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Author Topic: The Wisdom of the Books of the Bible  (Read 439 times)

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AGelbert

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Re: The Wisdom of the Books of the Bible
« Reply #15 on: November 27, 2018, 12:30:52 pm »
Agelbert NOTE:
I am guilty ;D of the bold highlighted below in the quotes from Wikipedia. My purpose here is to point out that the scholarly level of knowledge of Greek, that Dr. Spiros Zodhiates possessed, enabled him to spot, and correct, mistranslation errors from Greek to English. These mistranslations cause misconceptions resulting from reading the English Translation of the New Testament (which was originally written mostly in Greek).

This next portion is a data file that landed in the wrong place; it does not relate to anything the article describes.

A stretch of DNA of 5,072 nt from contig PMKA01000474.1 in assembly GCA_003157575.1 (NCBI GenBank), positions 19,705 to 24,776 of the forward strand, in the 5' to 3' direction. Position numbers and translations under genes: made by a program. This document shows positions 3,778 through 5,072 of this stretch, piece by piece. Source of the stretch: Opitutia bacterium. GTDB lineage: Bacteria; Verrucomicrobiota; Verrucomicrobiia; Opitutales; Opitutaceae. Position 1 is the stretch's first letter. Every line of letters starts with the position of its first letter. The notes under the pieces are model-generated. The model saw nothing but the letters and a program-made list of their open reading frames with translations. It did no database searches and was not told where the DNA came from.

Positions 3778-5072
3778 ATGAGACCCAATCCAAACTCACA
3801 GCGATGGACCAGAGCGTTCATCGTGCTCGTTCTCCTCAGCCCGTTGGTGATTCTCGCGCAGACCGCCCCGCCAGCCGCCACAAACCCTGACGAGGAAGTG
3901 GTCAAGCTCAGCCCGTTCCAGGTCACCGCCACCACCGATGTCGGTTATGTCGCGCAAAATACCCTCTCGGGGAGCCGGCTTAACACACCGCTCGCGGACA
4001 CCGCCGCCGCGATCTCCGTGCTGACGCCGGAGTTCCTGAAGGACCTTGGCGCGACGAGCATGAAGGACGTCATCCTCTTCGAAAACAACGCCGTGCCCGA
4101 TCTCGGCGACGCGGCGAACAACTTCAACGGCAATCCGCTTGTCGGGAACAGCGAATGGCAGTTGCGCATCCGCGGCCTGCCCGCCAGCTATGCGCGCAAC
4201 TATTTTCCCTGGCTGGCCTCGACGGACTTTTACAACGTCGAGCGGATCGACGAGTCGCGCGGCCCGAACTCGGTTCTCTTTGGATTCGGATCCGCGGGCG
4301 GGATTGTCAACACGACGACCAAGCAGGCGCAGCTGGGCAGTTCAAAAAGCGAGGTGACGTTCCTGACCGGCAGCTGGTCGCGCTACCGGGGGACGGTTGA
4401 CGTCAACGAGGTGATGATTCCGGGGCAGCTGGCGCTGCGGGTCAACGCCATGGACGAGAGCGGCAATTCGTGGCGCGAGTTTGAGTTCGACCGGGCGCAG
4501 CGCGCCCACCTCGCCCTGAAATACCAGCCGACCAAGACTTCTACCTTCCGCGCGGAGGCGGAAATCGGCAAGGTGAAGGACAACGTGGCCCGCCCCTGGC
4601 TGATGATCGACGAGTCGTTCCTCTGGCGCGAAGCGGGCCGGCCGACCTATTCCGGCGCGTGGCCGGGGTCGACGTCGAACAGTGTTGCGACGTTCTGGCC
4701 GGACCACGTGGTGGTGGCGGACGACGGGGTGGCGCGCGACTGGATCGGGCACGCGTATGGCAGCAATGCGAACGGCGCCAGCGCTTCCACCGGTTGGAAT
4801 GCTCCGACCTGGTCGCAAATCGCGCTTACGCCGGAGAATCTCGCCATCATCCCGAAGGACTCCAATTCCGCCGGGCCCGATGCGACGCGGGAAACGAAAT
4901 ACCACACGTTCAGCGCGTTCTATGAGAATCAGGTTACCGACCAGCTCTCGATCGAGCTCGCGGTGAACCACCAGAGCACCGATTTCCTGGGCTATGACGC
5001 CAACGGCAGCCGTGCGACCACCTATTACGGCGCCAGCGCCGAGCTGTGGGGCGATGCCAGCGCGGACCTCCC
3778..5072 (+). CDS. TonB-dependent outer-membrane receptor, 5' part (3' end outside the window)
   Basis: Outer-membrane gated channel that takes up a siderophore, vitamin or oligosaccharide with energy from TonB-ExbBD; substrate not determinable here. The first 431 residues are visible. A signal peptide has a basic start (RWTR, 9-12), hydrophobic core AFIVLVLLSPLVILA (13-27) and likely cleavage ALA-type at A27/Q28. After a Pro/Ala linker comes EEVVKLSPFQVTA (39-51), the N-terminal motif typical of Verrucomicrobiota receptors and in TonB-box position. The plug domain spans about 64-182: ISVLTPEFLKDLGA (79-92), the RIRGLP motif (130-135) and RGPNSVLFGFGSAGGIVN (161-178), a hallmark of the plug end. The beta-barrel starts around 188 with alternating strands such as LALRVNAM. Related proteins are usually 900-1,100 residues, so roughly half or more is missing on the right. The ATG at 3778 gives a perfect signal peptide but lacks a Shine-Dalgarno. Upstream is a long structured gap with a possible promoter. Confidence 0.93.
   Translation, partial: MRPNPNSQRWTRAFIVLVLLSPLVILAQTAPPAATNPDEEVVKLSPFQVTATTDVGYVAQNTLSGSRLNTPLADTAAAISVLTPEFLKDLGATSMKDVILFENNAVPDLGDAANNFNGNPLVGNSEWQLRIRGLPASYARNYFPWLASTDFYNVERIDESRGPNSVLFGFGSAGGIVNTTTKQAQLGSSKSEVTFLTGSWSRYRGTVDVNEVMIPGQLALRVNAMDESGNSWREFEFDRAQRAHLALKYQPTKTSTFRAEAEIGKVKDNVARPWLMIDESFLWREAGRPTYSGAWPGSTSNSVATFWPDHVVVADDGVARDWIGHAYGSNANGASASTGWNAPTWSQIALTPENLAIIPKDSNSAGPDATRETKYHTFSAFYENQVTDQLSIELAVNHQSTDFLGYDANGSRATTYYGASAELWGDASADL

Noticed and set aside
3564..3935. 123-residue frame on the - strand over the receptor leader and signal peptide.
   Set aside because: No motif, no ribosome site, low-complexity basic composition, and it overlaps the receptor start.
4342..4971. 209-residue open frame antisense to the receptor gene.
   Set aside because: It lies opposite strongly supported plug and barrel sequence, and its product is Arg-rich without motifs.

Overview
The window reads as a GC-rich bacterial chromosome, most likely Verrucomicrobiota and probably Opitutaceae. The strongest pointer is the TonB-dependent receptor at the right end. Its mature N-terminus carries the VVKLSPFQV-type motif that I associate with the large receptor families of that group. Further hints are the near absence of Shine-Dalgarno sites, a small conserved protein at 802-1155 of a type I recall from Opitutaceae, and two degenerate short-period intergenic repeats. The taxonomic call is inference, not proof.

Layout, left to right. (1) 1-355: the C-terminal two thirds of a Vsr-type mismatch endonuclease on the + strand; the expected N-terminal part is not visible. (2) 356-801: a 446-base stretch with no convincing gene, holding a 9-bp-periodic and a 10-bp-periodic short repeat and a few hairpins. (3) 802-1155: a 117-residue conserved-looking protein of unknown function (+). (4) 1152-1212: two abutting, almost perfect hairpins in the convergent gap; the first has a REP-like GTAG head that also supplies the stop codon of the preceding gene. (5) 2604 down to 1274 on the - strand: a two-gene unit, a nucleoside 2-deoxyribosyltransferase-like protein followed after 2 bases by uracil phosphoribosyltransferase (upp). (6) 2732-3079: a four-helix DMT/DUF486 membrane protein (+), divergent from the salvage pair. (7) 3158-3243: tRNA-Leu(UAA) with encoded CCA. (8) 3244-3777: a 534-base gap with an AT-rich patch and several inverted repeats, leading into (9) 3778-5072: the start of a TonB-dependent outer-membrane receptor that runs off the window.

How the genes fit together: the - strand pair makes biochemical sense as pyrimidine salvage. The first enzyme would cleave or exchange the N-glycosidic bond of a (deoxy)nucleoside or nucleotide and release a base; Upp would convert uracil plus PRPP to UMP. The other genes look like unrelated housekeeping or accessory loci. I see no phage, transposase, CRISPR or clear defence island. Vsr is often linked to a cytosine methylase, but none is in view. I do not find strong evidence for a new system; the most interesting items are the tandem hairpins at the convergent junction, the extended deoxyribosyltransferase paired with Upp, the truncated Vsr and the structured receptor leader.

Quote
Zodhiates was born of Greek parents on the island of Cyprus. His father first brought the family to Port Said, Egypt and then Khartoum, Sudan, looking for work. Spiros's brother, Argos Zodhiates, was converted to Protestant Christianity after hearing an evangelical preacher and brought this witness to his mother and brother, who also became convinced of its truth.

After neglecting to kiss a Greek Orthodox priest's hand
, Zodhiates was expelled from school. A lady named Katherine took pity on him and volunteered to teach the boy English. After completing his Greek education, he attended the American University in Cairo, Egypt, received his Th.B. degree from the National Bible Institute (later Shelton College, which closed its doors in 1990) in New York City, and his M.A. from New York University. In 1978 he earned his Doctor of Theology degree from Luther Rice Seminary of Jacksonville, Florida. He was also the recipient of several honorary doctorates.

Quote
Dr. Spiros Zodhiates (Greek: Σπύρος Ζωδιάτης; March 13, 1922-October 10, 2009) was a Greek-American Bible scholar, author, and ministry innovator.